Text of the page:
For the preparation of the supporting textile fabric, it has proven to be advantageous to use absorbent fibers when the cloth is to be used as a wet cleaning or scouring cloth. With regard to the prevention of loading up with dirt, it is of especial importance that the pattern is applied so as to avoid straight passages or closed structures, and that it is superelevated in a relief-like manner above the textile surface of the cleaning cloth.
A number of exemplary forms of desirable patterns are represented in the appended FIGS. 1-8 which are plan views of scouring and cleaning cloths in accordance with the invention showing the printed superelevated bars. The subject matter of the invention is not, however, limited thereto, and instead, the "bars" can have other shapes under the limiting conditions set forth above.
When the force used in pressing the bars down is only slight, these bar-like structures can have a squeegee-like action, which is advantageous in that it largely prevents particularly the penetration of smeary substances into the finely porous surface of the textile support material. Of course, there is no way of keeping this surface entirely free of fouling; nevertheless, due to the open surface structure of the cleaning cloth of the invention, it has an extraordinarily great self-cleaning ability, i.e., the dirt that has penetrated can be removed without great difficulty later on in most cases by washing it out.
For adaptation to certain applications, it is desirable to use different grit sizes for the abrasives that are to be incorporated. Although scouring powders, such as quartz flour of a grit size between 400 to 600, are used in the household to prevent scratching, coarser grits are often better suited to other applications, such as corundum of a grit size between 180 and 400, for example. It has proven to be desirable in this regard to identify the coarseness of the incorporated abrasive by associating it with a certain color code. Also, the incorporation of wetting agents or soaps, which promote in a special manner self-cleaning ability, can be given consideration.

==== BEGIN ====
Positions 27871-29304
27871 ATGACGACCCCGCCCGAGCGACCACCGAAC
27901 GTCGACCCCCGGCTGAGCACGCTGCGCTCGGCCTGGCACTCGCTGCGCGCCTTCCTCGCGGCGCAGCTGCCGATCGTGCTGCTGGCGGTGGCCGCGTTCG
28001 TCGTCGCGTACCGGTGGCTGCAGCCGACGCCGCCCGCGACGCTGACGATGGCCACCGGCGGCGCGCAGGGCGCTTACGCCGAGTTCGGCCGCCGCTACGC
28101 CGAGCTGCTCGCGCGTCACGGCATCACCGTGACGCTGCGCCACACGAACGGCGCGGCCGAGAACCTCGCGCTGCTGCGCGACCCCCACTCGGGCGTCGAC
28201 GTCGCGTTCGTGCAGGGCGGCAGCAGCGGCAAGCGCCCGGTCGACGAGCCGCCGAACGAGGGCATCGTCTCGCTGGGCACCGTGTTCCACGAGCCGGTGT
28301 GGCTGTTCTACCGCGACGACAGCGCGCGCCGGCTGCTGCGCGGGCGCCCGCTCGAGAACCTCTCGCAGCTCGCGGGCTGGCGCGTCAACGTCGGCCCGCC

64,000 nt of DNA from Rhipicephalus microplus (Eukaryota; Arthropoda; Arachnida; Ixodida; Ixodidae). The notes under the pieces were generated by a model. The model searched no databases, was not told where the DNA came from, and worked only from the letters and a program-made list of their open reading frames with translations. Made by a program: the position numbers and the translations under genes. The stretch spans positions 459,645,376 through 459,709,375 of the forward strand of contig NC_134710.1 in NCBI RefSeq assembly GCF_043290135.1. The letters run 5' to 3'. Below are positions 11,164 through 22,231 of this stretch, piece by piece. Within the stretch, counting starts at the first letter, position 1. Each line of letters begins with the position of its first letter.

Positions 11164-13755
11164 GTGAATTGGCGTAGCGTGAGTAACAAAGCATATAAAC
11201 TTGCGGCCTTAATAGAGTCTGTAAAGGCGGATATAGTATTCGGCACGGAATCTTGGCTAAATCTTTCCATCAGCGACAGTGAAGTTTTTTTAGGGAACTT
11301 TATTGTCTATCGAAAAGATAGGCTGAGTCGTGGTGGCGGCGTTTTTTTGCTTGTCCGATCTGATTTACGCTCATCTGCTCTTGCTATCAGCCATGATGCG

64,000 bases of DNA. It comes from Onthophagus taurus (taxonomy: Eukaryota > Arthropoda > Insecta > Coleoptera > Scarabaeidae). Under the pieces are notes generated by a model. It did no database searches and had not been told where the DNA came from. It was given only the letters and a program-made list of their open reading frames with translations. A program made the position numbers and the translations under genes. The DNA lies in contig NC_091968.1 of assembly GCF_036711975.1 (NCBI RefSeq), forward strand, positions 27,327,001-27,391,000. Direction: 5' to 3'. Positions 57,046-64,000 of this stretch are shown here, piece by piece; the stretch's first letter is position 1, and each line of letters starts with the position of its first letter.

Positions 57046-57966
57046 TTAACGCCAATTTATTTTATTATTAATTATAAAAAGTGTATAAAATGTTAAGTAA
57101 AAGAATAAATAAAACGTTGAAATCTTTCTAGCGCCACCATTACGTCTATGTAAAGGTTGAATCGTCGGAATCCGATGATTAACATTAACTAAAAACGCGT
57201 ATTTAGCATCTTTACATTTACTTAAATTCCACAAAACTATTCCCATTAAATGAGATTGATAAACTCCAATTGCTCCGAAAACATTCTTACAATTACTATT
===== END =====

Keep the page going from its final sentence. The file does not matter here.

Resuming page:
The principal field of the application of the cleaning cloth of the invention is probably in the household. However, the uncommon mechanical properties, especially of those cloths in whose bar pattern an abrasive is incorporated, make them applicable also in the industrial field, for example in the form of abrasive belts for galvanized pieces or as polishers.
It will be appreciated that the instant specification and claims are set forth by way of illustration and not limitation, and that various modifications and changes may be made without departing from the spirit and scope of the present invention.
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|U.S. Classification||451/539, 428/195.1, 428/187, 15/229.12, 451/534, 15/104.93, 451/536|
|International Classification||B24D11/00, A47L13/17, A47L13/16|
|Cooperative Classification||Y10T428/24802, A47L13/17, Y10T428/24736, A47L13/16|
|European Classification||A47L13/16, A47L13/17|